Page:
Wednesday, January 23, 2008

Go Grandma, with the environmentally sound grocery bag

Today's strip is from the suggestion of pogoer! I'm sure you're pumped to see it, and that you're treasuring the interaction with Al. Do you remember how your worded the suggestion? Honestly, I find that conversion fascinating. Al generally kept things pretty close to the suggestion.

Is the word "wagon" for a grocery cart common? I've always said "shopping cart" and have never heard "wagon." (Well, obviously, I've heard the word "wagon" before. But not in this context.) And really, by the time they've reached the parking lot, I think both Grandma and Biff Biceps have realized that there'd be no wagon/cart. (Side note: I hate those grocery stores that don't allow carts in the parking lot. Insanely inconvenient.)

It is a crap situation, but maybe Grandma should've asked someone when she was checking out. That's normally when you encounter the question of whether you need help. Though I do acknowledge that my purchases are more along the line of Biff's than Grandma's when the issue arises.

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At 2:49 PM, Anonymous Pogoer said...

I don't know about 'shopping wagon' -- I've always said shopping cart. Maybe 'wagon' is something New Yorkers said in the '40s to refer to such things? (I'm a native New Yorker too, but I got there a few decades after Al did.)

Yes, I'm very happy to have made a small contribution to TDIET, although the operative word is really 'bittersweet' since it's towards the end of the run. (And thank God it wasn't the very last strip -- that would've been just TOO weird.) I've actually discussed the process and TDIET in detail in an entry on my own blog (to add a shameless plug); my original submission was as follows.


"Why is it that every time you go to the supermarket, the friendly cashier asks, 'Do you need any help out to your car with that?' — even if you’re, say, a burly construction worker who’s only buying a loaf of bread, some tomatoes and a jar of peanut butter — two pounds in all, tops.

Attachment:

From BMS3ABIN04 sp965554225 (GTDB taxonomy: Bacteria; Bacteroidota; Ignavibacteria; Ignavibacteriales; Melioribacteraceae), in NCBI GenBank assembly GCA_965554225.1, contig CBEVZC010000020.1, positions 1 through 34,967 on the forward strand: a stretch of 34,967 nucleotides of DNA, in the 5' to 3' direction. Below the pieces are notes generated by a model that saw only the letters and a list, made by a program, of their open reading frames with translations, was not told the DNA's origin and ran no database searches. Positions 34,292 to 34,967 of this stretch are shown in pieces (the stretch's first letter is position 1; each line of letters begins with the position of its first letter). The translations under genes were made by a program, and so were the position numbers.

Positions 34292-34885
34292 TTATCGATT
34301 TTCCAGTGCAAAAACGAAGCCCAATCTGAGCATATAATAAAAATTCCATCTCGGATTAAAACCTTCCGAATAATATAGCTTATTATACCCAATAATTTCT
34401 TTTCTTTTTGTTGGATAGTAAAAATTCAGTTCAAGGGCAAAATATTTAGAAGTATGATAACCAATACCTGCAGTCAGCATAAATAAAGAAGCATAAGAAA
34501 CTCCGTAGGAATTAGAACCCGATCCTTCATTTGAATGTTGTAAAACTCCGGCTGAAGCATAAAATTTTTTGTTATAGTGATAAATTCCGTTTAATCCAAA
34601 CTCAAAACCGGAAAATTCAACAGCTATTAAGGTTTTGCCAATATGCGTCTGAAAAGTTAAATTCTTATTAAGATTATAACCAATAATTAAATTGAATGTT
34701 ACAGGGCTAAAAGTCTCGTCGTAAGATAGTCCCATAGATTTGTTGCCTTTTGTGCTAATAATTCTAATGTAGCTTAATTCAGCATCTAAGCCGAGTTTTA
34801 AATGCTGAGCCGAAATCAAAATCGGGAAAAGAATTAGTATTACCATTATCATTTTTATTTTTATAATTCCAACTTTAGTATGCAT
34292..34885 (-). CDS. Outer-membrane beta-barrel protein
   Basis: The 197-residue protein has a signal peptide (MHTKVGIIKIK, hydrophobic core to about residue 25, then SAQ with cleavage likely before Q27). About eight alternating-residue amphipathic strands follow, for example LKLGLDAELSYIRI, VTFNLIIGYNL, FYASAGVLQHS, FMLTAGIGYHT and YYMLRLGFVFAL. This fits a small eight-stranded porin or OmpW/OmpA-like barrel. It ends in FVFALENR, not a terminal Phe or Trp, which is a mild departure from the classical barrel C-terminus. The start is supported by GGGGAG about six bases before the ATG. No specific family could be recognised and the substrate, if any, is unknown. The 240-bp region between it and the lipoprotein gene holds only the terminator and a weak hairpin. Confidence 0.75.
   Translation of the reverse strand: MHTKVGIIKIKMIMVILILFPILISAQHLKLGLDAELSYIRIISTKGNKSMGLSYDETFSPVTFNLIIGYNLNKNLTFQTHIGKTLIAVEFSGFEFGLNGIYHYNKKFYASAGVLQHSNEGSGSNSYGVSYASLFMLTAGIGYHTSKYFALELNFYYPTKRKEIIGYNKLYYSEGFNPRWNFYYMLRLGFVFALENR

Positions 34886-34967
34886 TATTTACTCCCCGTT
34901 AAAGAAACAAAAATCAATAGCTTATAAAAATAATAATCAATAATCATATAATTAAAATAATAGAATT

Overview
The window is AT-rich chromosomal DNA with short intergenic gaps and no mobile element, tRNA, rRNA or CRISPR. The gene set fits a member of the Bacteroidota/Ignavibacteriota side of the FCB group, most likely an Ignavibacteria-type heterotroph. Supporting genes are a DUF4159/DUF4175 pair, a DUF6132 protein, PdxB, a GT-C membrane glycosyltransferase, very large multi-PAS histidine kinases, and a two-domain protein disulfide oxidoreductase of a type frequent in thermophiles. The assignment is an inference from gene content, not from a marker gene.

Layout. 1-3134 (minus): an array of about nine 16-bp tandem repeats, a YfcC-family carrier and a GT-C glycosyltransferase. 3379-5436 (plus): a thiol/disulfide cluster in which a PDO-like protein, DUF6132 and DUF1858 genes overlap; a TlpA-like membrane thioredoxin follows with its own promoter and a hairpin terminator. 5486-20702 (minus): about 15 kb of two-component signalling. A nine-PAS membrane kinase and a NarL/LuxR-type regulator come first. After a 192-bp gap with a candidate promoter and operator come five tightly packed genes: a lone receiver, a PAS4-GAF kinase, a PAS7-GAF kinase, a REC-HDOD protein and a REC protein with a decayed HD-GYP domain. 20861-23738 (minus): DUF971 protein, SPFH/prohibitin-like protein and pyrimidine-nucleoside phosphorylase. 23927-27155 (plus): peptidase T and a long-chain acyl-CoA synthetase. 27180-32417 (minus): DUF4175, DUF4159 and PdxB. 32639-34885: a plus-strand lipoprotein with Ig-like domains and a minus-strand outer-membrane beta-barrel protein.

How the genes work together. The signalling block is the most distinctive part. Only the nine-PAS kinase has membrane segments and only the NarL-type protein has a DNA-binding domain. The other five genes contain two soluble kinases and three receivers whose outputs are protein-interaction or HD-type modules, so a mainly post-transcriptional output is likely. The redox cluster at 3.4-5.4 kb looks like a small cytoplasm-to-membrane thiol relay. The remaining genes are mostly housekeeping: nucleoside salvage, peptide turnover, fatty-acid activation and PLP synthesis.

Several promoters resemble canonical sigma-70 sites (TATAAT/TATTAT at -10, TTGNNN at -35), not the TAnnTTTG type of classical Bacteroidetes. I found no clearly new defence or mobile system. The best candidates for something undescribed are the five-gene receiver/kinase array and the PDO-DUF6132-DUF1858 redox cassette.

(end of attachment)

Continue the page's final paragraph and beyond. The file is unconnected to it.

But — When you buy 200 pounds of concrete mix at the home-supplies warehouse — or grandma buys 150 lbs. of sand for her grandchildren’s sandbox — then where’s the help when you actually need it?

I’m missing something here — right??!"


So, fairly close (and I agree it would have been too much to show Grandma trying to heft three 50 lb. bags of sand). Al deserves credit for being a good editor of ideas, as well as a fine comic draftsman. I'm sad TDIET is going away, but I'm also glad we had Al around to keep it going as long as it did -- without him, it would have been history decades ago.

At 5:36 PM, Blogger Dave Robidenza said...

Congratulations, pogoer, and thanks for reposting your submission. Interesting how what you wrote was modified in the original cartoon (dropping the hardware store in favor of the grocery store and the change in the list from tomatoes to napkins).

Anyway, the clerk says "We don't have wagons" which implies they don't have any in the store either. How did Grandma lug all those heavy groceries around in the first place? Makes me think of my grocery store days, when the little old ladies would complain if I packed too many items in one bag because "it's too heavy and I have to go on the bus." I never asked them how the net weight would be any different if their groceries were packed in two bags versus six. Another checker had a woman complain that one of her bags was too heavy and wouldn't listen when he told her it only had one item in it and there was no way to make it any lighter.

At 7:19 PM, Blogger Gallaher said...

Welcome to a now-permanently elite club, pogoer! My primary grocery also goes overboard on the offers of help, but I think that's really only because they don't trust patrons not to leave their "wagons" in the parking spaces. But then, sometimes they don't offer at all, even when I have a full load. I'm sure all Grandma really had to do was ask, but you know how old ladies can sometimes be, not wanting to make a fuss...

At 10:11 AM, Anonymous Bob said...

I've heard shopping carts are referred to as "buggies" in some places, but never heard "wagons."

At 2:14 PM, Blogger Barb said...

"Buggies" is British, right?

And pogoer, sounds like Al took what you said pretty closely. Which is awesome.

At 5:54 PM, Blogger Dave Robidenza said...

I think the British term is "trolley."

I found a few Web sites where "shopping wagon" is used like "shopping cart" - maybe it's an American regionalism?


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